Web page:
The Rock Beyond Belief event at Fort Bragg, organized by soldiers here two years after an evangelical Christian event at the eastern North Carolina post, is the most visible sign so far of a growing desire by military personnel with atheist or other secular beliefs to get the same recognition as their religious counterparts.
The purpose was not to make the Army look bad, organizers said, but to show that atheists and other secular believers have a place in institutions like the military.
Griffith said he and other non-religious soldiers are not permitted to hold atheist meetings at the post and have so far been rebuffed in their efforts to change that. They feel their beliefs marginalize them.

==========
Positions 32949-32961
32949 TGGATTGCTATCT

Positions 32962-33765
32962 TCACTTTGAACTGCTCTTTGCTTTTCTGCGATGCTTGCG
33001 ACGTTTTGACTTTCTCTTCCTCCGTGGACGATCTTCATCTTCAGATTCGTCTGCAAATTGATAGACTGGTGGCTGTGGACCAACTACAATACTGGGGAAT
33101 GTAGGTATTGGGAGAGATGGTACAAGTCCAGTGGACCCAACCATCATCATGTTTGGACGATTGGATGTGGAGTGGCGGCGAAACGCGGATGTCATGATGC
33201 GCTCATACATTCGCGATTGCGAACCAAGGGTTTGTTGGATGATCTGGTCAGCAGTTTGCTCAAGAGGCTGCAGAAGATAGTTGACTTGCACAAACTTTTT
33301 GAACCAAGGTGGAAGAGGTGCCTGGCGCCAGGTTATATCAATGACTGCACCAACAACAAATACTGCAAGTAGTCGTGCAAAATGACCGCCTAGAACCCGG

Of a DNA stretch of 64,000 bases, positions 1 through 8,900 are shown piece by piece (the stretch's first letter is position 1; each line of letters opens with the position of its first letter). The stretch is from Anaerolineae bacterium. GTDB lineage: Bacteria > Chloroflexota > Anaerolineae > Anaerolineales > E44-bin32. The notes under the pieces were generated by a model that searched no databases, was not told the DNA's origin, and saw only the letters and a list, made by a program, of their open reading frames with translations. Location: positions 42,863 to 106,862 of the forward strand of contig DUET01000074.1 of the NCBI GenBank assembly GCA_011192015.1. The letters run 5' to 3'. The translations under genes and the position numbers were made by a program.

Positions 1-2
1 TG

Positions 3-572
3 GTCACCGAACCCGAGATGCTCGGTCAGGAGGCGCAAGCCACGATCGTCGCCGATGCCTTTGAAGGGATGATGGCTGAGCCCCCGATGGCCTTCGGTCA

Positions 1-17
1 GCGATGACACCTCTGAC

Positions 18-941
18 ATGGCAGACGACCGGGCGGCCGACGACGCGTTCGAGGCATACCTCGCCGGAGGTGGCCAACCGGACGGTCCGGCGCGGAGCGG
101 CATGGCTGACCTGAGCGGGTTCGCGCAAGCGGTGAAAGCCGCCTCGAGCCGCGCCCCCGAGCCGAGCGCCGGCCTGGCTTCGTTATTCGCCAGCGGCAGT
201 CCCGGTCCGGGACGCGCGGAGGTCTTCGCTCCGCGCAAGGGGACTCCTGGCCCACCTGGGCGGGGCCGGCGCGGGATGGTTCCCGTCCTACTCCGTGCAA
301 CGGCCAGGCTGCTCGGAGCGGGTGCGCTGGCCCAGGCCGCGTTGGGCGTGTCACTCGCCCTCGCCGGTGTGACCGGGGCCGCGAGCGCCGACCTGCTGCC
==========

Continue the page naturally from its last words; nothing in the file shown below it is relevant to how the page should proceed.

Organizers were hoping for a crowd of about 5,000. At least several hundred people gathered on the parade ground by midday Saturday. Rainy weather for most of the morning may have affected the turnout. Fort Bragg officials said they would provide a crowd estimate later.
The atmosphere was festive, with carnival treats like ribbon fries and ice cream, games for children and a demonstration jump by the Army's Golden Knights parachute team. Speakers and bands performed on the main stage. In many ways it was indistinguishable from a county fair except for the information booths ringing the parade ground and the content of the performances.